Welcome to another Xena Thursday! Today, we’re continuing our series on 18 “Honorable Mentions,” that were not included in my list of the 60 best episodes. But first, if you’re unfamiliar with Xena: Warrior Princess, the series was a spin-off of Hercules: The Legendary Journeys and aired in first-run syndication from 1995 to 2001. Taking place primarily in Ancient Greece, the show focused on Xena (Lucy Lawless), a reformed warlord seeking redemption for her evil past by helping others. She traveled with her best friend, Gabrielle (Renée O’Connor), an aspiring bard and the chronicler of Xena’s adventures.
03. Season 1, Episode 17: “The Royal Couple Of Thieves” (Aired: 02/19/96 | Filmed: 01/08 – 01/16/96)
Xena’s asked to steal back a pilfered chest containing the world’s most powerful weapon, so she enlists the help of Autolycus, the self-proclaimed King of Thieves.
Written by Steven L. Sears | Directed by John Cameron | Production No. 876922
This is the first episode of the series to feature Autolycus, the King of Thieves, as played by Bruce Campbell, who had previously made his debut in the second season of Hercules. Though a funny guy whose sense of humor works well on Hercules, I think the character is a much better fit on Xena — especially when the series decides to examine some of the darker parts of his personality. Thanks to Campbell and a nice adventuresome plot, “The Royal Couple Of Thieves,” is one of the most solid episodes from the first season. He and Lawless work well together, and the scenes with them in the castle are probably the best from the episode. Meanwhile, the villain is both amusing and menacing, with his use of pressure points providing a dangerous threat.
I’m not so crazy about the story’s trajectory, as it steers from an entertaining Xena adventure to reverent Raiders Of The Lost Ark rip-off. The twist here is, instead of looking away from the chest, the only way to survive its power is to look directly at it. Still, it’s an obvious “homage,” shall we say, and it feels very unlike the series. I’m not opposed to the inclusion of some elements of Christianity in the storylines — Old Testament, that is — but it just robs the series of its mythological charm.
However, one of the things I like about this episode is that it’s a simple self-contianed action adventure, common to the series in Season One. Thus, it’s easy viewing for new fans. The dialogue is sharp — classic Xena — and by now the chemistry between Lawless and O’Connor is steadily improving. So though this isn’t a superb episode of the series, it’s a strong entry from the middle of the first season. And with Bruce Campbell, it’s made a little bit better.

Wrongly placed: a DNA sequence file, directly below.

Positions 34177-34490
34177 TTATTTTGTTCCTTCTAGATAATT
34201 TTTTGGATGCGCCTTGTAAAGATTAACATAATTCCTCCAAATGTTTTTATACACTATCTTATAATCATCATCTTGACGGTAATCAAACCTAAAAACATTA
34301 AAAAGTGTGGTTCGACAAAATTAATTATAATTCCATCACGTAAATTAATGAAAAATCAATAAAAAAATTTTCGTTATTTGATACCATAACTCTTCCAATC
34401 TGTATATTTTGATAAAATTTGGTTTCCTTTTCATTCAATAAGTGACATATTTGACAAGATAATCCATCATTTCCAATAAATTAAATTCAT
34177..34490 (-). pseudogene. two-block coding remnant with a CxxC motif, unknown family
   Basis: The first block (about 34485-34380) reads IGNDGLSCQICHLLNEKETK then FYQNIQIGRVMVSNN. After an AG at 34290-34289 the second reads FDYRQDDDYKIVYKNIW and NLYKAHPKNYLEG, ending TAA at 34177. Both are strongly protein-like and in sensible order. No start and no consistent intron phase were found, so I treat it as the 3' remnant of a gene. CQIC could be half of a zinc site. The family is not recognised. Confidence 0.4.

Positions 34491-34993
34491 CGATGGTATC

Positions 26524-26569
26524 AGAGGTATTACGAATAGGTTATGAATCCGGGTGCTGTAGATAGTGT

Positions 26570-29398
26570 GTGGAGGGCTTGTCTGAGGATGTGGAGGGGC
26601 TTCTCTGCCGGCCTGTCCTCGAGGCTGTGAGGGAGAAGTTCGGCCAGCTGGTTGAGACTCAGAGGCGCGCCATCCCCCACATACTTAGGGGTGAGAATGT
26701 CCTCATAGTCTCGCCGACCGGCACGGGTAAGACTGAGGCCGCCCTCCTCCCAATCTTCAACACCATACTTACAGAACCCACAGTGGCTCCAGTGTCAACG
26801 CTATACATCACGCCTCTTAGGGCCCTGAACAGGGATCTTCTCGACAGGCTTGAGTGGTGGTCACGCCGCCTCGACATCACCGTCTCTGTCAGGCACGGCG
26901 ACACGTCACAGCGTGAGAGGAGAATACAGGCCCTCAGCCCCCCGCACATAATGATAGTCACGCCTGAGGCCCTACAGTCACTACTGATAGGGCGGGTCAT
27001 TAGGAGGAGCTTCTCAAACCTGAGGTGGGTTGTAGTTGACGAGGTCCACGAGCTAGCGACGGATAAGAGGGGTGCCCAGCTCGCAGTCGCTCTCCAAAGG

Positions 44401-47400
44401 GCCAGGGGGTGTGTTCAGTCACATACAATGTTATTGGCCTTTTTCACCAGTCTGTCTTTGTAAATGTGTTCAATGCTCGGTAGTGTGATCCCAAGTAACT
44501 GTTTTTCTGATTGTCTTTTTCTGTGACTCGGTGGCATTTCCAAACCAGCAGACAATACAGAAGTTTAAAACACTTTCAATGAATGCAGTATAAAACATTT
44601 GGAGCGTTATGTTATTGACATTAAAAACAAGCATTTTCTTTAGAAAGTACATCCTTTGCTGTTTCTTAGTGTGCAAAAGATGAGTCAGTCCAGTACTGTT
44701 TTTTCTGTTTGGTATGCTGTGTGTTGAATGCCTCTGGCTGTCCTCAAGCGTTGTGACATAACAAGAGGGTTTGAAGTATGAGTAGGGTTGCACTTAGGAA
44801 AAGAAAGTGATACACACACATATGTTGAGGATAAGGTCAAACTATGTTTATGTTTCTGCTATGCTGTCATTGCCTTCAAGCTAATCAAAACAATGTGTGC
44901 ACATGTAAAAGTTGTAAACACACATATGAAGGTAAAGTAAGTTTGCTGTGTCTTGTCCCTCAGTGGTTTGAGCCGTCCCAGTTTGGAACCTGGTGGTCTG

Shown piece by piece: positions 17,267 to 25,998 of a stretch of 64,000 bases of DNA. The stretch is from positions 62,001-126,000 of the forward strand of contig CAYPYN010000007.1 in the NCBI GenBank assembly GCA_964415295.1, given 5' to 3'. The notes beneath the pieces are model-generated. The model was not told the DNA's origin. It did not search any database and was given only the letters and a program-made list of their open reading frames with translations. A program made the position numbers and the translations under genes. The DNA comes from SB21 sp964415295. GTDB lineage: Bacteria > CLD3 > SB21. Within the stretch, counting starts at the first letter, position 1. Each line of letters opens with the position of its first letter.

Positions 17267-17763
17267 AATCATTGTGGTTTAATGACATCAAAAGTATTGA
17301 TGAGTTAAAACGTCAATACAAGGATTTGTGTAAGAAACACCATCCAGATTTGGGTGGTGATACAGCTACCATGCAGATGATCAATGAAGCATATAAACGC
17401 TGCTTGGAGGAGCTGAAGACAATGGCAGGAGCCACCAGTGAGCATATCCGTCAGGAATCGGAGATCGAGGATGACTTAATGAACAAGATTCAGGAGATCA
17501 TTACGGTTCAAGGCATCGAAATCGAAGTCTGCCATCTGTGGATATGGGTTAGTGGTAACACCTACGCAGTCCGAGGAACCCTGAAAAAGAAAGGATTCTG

04. Season 1, Episode 23: “Death Mask” (Aired: 06/03/96 | Filmed: 01/26 – 02/05/96)
After being reunited with her estranged older brother, Toris, Xena decides to join him in his plans to kill the raider who destroyed their village years before.
Written by Peter Allan Fields | Directed by Stewart Main | Production No. 876917
Many fans hate this episode because of the casting. It’s a shame because this episode introduces two important people from Xena’s past. One is her older brother Toris, who ran away when their village was attacked years ago. The other is Cortese, the warlord who attacked their village and indirectly launched Xena’s life of violence. While Toris is charmless and annoyingly committed to what the story requires of him, Cortese is portrayed as a slimy buffoon — he reminds me of the king in Disney’s Robin Hood. Neither are as effective as they should be, and as a result, the entire episode suffers.
In fact, it seems like everyone knew this was a bad episode because it was held until late in the season. Furthermore, the series later downplayed the importance of the characters by barely mentioning them. While Cortese’s name came up a few times later in the series, he was essentially replaced by Caesar, who assumed the role of “Xena’s creator” in a more dramatic and entertaining way. And Toris is never mentioned again, save one brief moment in Season Six where Xena mentions her “brothers” — plural.
But “Death Mask” is an imperative episode, reuniting Xena with her older brother, and allowing her to take on the warlord that led her to violence — a solid plot (with a lousy execution). And by “lousy execution,” I don’t just mean the two casting mistakes above, I mean the general look and tone of the episode. (One good thing though — Gabrielle’s growth as a fighter.) Still, the story’s dramatic importance makes this episode essential viewing, and I’m disappointed that the story was never revisited. “Death Mask” is not a good episode, but it is necessary. I like what it tries to do, even if it doesn’t quite work.
Come back next Thursday for two more honorable mentions! And tune in tomorrow for another Mae West Film Friday!
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